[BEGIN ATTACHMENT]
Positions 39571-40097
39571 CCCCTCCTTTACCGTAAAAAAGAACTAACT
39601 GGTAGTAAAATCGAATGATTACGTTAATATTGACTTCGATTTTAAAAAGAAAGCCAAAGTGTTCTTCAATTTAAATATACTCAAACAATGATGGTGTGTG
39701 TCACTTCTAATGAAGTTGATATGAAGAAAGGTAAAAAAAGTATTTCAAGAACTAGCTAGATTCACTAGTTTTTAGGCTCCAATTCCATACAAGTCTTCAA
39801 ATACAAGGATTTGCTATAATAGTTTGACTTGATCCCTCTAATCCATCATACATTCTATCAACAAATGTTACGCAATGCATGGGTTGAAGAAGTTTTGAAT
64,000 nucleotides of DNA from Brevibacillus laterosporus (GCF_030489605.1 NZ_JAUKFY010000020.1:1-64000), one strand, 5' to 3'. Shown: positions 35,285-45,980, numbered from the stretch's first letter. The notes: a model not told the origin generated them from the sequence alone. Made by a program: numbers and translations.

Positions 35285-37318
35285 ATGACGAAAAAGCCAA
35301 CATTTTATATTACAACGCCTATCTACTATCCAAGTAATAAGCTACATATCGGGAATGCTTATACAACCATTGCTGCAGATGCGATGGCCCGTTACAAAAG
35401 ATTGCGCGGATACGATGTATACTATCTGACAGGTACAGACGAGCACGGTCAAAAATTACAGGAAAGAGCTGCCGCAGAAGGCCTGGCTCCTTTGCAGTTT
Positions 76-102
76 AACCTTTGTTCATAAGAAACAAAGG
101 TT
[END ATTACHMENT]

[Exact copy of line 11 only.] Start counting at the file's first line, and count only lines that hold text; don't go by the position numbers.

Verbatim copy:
Positions 76-102